Lydda sentence example
All that Orosius succeeded in obtaining was John's consent to send letters and deputies to Innocent of Rome; and, after having waited long enough to learn the unfavourable decision of the synod of Diospolis or Lydda in December of the same year, he returned to north Africa, where he is believed to have died.
In the event, a peace was made for three years (September 2nd, 1192), by which Lydda and Ramlah were to be equally divided, Ascalon was to be destroyed, and small bodies of crusaders were to be allowed to visit the Holy Sepulchre.
He mentions a rabbi from Lydda, a rabbi from Tiberias, and above all rabbi Ben Anina, who came to him by night secretly for fear of the Jews.
After this Peter made another journey, visiting especially Lydda, Joppa and Caesarea.
The Acts, in describing the visits of Peter to Samaria, Joppa, Lydda and Caesarea, justify the view that his missionary activity began quite early.Advertisement
Other accounts place his birth at Lydda, but preserve his Cappadocian parentage.
He was martyred on the eve of the triumph of Christianity, his shrine was reared near the scene of a great Greek legend (Perseus and Andromeda), and his relics when removed from Lydda, where many pilgrims had visited them, to Zorava in the Hauran served to impress his fame not only on the Syrian population, but on their Moslem conquerors, and again on the Crusaders, who in grateful memory of the saint's intervention on their behalf at Antioch built a new cathedral at Lydda to take the place of the church destroyed by the Saracens.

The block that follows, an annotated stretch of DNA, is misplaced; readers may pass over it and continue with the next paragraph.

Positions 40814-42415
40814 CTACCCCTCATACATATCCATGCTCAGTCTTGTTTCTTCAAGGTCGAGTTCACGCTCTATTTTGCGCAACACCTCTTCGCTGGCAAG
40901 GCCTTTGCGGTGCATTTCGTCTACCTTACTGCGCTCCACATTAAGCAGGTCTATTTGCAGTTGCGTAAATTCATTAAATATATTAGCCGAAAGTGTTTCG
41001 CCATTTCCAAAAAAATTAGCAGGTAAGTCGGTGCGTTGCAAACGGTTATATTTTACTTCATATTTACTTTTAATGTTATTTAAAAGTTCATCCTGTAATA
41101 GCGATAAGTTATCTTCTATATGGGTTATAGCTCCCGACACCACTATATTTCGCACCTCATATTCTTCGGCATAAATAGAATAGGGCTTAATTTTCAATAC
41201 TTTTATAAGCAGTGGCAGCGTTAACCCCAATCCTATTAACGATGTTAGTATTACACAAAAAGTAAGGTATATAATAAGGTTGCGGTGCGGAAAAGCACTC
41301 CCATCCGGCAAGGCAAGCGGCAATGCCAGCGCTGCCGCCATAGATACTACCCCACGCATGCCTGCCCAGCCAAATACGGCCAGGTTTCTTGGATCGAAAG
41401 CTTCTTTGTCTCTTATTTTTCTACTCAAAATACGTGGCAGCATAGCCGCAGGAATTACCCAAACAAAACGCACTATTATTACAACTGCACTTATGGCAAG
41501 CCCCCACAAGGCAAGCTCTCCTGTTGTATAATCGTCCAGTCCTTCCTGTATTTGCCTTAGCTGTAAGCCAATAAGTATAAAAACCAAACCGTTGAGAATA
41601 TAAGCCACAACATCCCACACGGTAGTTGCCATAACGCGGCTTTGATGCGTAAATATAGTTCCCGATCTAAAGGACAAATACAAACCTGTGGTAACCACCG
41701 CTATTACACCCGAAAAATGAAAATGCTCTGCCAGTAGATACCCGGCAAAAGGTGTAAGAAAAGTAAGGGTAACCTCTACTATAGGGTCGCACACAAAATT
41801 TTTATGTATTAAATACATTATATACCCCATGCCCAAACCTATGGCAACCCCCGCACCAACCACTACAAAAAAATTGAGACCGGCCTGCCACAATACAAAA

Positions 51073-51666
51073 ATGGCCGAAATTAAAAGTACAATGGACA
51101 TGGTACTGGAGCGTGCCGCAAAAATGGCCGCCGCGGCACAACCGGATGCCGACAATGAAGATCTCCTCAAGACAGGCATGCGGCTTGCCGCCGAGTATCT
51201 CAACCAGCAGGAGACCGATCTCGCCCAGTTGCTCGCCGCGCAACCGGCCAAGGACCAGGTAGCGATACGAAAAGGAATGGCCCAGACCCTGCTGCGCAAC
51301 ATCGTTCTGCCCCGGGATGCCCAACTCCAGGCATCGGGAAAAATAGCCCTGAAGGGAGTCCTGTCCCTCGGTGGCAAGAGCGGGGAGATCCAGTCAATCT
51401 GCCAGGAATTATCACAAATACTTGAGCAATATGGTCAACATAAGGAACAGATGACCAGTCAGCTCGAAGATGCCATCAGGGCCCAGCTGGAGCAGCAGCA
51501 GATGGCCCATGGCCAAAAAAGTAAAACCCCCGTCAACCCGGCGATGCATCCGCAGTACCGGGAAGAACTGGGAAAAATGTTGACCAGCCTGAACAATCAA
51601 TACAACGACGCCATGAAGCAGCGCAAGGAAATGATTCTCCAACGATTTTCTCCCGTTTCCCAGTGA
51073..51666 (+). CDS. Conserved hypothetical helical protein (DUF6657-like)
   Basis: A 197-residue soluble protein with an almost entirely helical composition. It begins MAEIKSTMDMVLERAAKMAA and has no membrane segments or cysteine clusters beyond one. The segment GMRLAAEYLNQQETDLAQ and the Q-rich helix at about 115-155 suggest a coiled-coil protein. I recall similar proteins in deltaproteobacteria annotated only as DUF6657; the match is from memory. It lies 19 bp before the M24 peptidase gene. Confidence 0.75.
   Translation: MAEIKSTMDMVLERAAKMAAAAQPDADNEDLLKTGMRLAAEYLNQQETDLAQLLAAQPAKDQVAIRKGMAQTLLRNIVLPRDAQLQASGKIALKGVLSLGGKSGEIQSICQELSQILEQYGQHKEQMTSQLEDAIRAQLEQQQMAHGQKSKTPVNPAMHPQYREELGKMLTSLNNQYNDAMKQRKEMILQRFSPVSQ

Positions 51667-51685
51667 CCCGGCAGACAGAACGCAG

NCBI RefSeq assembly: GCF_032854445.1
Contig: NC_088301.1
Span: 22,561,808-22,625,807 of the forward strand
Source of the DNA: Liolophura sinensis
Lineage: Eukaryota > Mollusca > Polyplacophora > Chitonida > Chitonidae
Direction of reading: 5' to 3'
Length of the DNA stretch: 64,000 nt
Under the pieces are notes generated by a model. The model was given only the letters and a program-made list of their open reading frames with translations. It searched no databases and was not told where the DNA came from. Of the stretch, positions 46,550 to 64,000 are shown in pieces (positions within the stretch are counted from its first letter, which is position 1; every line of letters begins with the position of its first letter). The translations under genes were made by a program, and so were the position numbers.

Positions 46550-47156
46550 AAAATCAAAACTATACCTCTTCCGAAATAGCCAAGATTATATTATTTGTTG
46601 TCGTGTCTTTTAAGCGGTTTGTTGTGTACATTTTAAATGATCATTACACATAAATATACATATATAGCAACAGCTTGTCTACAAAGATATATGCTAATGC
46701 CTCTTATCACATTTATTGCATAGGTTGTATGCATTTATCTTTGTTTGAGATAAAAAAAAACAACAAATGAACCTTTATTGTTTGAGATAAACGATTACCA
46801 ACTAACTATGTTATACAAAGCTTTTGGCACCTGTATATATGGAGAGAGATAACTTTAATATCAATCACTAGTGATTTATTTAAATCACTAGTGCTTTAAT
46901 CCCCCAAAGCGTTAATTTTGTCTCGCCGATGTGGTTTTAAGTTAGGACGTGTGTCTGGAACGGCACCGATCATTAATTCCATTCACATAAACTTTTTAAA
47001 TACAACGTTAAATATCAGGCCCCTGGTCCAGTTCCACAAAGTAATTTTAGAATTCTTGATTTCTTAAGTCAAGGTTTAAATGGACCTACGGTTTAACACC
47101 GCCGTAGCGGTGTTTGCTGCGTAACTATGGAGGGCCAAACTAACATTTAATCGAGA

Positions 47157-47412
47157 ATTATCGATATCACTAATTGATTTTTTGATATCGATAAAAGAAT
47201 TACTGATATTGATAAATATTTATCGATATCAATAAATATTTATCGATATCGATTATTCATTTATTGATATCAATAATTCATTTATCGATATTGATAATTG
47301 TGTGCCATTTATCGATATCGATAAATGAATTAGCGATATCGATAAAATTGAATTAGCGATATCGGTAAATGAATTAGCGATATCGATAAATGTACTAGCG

At Arsuf or Joppa - neither of them far from Lydda - Perseus had slain the sea-monster that threatened the virgin Andromeda, and George, like many another Christian saint, entered into the inheritance of veneration previously enjoyed by a pagan hero.'
Their name for Antichrist is Dajjal, and they have a tradition that Jesus will slay Antichrist by the gate of Lydda.
But Dajjal may be derived, by a very common confusion between n and 1, from Dagon, whose name two neighbouring villages bear to this day, while one of the gates of Lydda used to be called the Gate of Dagon.Advertisement
He studied theology in the German College at Rome, and then became successively a member of the chapter of Porrentruy, bishop in partibus of Lydda, and finally suffragan of Basel for that part of the diocese situated in French territory.
He was immediately laid under arrest, and after various tortures, finally put to death at Nicomedia (his body being afterwards taken to Lydda) on the 23rd of April 303.